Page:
Biomechanical properties of the crimp grip position in rock climbers

J Biomech. 2001 Feb;34(2):217-23. doi: 10.1016/s0021-9290(00)00184-6.


Rock climbers are often using the unique crimp grip position to hold small ledges. Thereby the proximal interphalangeal (PIP) joints are flexed about 90 degrees and the distal interphalangeal joints are hyperextended maximally. During this position of the finger joints bowstringing of the flexor tendon is applying very high load to the flexor tendon pulleys and can cause injuries and overuse syndromes. The objective of this study was to investigate bowstringing and forces during crimp grip position. Two devices were built to measure the force and the distance of bowstringing and one device to measure forces at the fingertip. All measurements of 16 fingers of four subjects were made in vivo. The largest amount of bowstringing was caused by the flexor digitorum profundus tendon in the crimp grip position being less using slope grip position (PIP joint extended). During a warm-up, the distance of bowstringing over the distal edge of the A2 pulley increased by 0.6mm (30%) and was loaded about 3 times the force applied at the fingertip during crimp grip position. Load up to 116N was measured over the A2 pulley. Increase of force in one finger holds by the quadriga effect was shown using crimp and slope grip position.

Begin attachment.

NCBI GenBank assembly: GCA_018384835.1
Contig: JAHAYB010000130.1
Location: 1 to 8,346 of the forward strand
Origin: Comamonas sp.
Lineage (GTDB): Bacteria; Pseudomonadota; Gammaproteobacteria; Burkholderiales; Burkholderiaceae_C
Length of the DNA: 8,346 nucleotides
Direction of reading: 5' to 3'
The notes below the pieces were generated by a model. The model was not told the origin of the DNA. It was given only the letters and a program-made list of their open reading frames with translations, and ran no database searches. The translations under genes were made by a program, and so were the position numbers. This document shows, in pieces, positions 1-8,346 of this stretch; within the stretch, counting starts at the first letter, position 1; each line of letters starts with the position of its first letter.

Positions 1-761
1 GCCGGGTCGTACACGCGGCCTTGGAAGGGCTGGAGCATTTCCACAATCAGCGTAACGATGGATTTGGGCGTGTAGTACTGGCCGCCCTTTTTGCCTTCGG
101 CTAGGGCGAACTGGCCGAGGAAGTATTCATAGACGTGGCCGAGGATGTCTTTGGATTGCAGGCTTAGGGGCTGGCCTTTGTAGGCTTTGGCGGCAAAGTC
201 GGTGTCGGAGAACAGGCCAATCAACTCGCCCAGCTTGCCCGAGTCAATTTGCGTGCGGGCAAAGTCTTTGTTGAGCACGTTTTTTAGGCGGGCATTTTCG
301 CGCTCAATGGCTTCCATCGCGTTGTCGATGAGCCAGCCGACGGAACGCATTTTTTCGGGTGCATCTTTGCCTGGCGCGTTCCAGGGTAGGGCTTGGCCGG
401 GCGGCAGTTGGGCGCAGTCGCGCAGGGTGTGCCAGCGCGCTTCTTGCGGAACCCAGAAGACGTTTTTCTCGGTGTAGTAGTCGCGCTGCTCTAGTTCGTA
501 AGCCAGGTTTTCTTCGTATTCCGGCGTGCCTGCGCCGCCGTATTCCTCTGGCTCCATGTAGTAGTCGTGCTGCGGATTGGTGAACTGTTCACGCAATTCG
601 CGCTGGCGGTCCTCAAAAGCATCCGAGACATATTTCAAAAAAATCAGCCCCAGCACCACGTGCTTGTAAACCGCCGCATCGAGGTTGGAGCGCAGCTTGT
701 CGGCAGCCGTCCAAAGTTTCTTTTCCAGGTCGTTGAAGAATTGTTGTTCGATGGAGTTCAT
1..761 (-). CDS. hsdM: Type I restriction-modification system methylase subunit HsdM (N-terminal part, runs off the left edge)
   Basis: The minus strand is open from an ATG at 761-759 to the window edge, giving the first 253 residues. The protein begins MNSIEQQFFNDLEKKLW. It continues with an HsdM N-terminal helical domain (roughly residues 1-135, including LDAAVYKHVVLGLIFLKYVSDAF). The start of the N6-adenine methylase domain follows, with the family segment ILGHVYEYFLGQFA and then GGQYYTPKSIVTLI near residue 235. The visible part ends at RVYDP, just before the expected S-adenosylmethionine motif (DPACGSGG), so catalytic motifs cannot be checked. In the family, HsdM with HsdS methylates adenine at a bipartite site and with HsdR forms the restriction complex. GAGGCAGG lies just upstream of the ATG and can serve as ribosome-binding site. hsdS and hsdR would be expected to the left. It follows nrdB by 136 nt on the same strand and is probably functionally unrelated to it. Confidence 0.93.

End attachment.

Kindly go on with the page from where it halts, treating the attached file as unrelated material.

MeSH terms

  • Adult
  • Biomechanical Phenomena
  • Female
  • Finger Injuries / etiology
  • Finger Joint / physiology*
  • Hand Strength / physiology*
  • Humans
  • Male
  • Middle Aged
  • Sports / physiology*
  • Tendons / physiology